Museum of Labour, Porto Alegre, Brazil, 2013
From September 11 to October 27, 2013
Held at the Museu do Trabalho (Museum of Labour) in Rio Grande do Sul, this exhibition brings together a group of works that have the purpose of building real and fictional trips between the past and the future. In confrontation with the existing objects and machines of the museum, it was presented a set of photographs, films and cameras produced and used by the artist in previous projects.presented a set of photographs, films and cameras produced and used by the artist in previous projects.
The Invention of Invention
What is the future of machines? What about their present? Machines, one can say, are good for speed acceleration, making space smaller, capturing images, and for many other things as essential as trivial, like copying a key in the corner locksmith. The more useful these objects are, the more invisible. They are brought to the world of visible – and useless – things only when overtaken by more efficient machines, becoming mementos of a technologically obsolete era. This idea made me reflect on the place of the machines Letícia Ramos developed in recent years, now exhibited alongside with photographs and drawings. (And not by chance, at the Museu do Trabalho [Labor Museum,] where contemporary art shows share space with a collection of machines that took part in the industrialization of the State of Rio Grande do Sul.)
Paradoxically, the machines built by the artist are already born in the future of machines, defined as the moment they are perceived as parts of the history of a given workmanship. Naturally, they were built within the context of art, thus were born for the museum, for being seen. The obsolescence of these objects is not caused, therefore, by their technological overcoming; they cannot be surpassed as they are not intended to overcome anything. Besides, at a glance they look completely unnecessary – as if Letícia was reinventing the wheel –, as photographic and film equipment with the most elaborated capabilities already exist.
Therefore, these machines can be perceived as being here, in our world, because they are deeply linked to pleasure, and just fairly related to usefulness . They are born to a specific image with plenty of mental constructions and conjectures about the unknown. Literature, science fiction, Franklin’s lab (from the Monica’s Gang comic books) arise as references to places where inventing the wheel is as primordial as the wheel itself. For not even pleasure is better than the pleasure of pleasure seeking.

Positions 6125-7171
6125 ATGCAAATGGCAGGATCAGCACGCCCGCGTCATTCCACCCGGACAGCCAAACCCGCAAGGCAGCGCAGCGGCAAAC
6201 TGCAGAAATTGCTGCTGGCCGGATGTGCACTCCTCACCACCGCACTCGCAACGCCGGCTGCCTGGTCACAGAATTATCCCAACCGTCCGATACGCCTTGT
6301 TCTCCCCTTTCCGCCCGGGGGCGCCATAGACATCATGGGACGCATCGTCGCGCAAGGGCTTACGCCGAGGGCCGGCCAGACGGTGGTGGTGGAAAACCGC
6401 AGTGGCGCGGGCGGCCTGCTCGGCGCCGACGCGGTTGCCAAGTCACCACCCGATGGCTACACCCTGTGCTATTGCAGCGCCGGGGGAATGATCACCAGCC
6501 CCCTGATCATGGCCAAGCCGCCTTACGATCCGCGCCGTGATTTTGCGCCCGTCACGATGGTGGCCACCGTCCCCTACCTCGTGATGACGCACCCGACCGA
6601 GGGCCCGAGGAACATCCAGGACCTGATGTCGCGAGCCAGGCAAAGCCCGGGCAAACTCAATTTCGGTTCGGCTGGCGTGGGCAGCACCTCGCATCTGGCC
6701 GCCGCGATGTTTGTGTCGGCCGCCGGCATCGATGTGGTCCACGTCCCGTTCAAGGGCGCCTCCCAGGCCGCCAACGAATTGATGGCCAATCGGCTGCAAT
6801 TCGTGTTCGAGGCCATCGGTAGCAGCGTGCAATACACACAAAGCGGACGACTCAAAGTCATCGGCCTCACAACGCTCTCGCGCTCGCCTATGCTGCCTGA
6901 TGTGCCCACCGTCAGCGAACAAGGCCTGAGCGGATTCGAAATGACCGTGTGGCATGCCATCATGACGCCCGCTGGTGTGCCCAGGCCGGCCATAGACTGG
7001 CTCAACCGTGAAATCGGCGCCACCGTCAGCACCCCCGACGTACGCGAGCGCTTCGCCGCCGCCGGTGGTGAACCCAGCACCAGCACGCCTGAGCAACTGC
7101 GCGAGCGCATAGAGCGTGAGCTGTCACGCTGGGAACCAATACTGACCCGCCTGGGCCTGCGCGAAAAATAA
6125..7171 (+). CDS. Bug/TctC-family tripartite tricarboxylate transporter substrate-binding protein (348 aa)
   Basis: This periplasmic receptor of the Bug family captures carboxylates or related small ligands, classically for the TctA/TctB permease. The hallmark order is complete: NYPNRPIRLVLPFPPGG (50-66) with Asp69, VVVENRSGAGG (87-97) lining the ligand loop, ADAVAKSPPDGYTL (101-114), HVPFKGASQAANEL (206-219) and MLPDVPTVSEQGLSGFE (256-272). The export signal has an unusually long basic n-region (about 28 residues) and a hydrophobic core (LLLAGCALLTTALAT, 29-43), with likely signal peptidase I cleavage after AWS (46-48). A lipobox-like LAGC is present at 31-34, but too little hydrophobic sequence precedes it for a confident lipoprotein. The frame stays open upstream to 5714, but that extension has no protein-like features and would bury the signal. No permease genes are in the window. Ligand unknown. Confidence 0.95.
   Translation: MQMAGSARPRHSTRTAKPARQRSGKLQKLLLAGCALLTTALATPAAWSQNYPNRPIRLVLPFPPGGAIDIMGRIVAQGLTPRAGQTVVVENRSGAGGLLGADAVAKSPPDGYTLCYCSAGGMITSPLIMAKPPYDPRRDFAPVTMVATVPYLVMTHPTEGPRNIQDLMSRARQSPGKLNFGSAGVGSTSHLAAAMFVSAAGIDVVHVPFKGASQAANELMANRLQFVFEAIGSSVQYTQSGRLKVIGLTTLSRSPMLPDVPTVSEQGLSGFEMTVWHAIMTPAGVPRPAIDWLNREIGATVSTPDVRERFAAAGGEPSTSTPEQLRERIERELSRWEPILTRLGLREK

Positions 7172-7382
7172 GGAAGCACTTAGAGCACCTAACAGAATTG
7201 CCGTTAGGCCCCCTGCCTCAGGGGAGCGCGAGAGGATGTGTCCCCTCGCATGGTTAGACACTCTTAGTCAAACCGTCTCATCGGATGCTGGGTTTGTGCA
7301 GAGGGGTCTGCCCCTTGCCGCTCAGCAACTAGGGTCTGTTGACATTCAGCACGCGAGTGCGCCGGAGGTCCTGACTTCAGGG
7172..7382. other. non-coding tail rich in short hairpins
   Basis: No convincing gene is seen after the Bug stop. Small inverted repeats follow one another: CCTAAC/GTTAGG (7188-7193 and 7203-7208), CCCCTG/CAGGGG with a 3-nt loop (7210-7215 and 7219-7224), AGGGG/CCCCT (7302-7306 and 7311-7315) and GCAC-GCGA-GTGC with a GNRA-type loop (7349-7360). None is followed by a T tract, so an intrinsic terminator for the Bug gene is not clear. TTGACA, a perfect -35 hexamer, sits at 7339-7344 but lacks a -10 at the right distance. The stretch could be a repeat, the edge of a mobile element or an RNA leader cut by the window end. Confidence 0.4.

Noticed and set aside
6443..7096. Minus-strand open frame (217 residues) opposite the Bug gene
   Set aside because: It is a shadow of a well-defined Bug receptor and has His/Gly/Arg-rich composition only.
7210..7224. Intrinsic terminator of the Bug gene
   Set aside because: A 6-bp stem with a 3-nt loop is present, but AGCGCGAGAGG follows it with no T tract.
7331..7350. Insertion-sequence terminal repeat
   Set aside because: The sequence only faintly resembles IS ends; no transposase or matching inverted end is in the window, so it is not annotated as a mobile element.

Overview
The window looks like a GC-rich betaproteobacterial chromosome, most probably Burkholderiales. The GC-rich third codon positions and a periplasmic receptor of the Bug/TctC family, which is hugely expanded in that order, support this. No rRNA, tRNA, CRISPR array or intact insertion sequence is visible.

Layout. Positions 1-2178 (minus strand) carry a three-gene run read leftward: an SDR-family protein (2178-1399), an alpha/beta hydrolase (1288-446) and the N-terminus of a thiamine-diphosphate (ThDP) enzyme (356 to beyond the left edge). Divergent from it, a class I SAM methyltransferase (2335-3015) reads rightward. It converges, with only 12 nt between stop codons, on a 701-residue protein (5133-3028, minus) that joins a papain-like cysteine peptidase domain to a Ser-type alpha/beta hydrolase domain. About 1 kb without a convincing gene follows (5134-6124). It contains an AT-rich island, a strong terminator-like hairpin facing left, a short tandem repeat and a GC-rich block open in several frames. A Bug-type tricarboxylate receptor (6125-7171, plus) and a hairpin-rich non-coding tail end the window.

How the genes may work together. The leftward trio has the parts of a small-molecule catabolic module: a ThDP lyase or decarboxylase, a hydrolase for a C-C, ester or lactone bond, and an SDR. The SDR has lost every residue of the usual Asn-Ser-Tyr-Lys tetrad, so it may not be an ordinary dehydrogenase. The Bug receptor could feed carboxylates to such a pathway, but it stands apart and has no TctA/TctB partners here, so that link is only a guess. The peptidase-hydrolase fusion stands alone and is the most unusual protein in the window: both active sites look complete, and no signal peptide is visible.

ERBF, POLAR, and ESCAFANDRO, the cameras shown in this exhibition, were designed in the 2007-12 period, each made for a specific image. These objects were built from other objects; a 35 mm movie camera, Polaroid cameras, and underwater cameras were simultaneously the starting-point of these machines. Leticia’s cameras, as well as her photographs and films shown here, are dominated by a nostalgic atmosphere, and tell us about a bygone, analogic era when everyone had to travel by land or water. A time when capturing an image was an experience almost as extraordinary as reaching another place.
But nostalgia is not the same as sentimental conservativeness. Hence, in these works there is not any trickish grievance of progress and its astounding velocities. The delight of inventors and explorers – past and present – is what really springs from them. At their workshops, laboratories or computers, these curious and pertinacious people have a twinkle in their eyes that convinces us their gadgets are going to work. But they are not seriously concerned about it, once pursuing is maybe more important than finding.
Besides these objects, the exhibition also displays the project of a film projector specially developed for a machine in the museum’s collection. This drawing was developed from a 35 mm-film drying cabinet (from the Museu do Trabalho collection), and takes us a bit closer to the artist’s creation process. We can see through it that another machine, born from the contact with this object, explores the limitations and idiosyncrasies of the original model in order to recover a sense of usefulness, however briefly. Not a movie industry utility, but for the magic, unique delight of moving images.
In other words, Letícia starts from objects, or from the imagination of certain points of view – as in the ESCAFANDRO camera – to design cameras, and thus inverts the traditional principle of the history of images, according to which movie or photographic cameras generate visual stories. Taking sides with this overturning, this inverted logic, favors the construction of a kind of science fiction of the past. So the notions we have about “new” or “obsolete” are not precise anymore, and need to be reexamined.
The photographs, drawings, and objects by Letícia Ramos invite us to a trip to the artist’s universe – a universe combining unknown future and past times, dwelled by phantasies and a concrete element: the construction of machines for image capturing. In a way, Letícia’s creative compass condenses these two poles which formerly used to compose a dichotomy: imagination and knowledge.
According to Freud in Civilization and Its Discontents, usefulness and pleasure seeking are the “motive forces of all human activities” (p. 39.)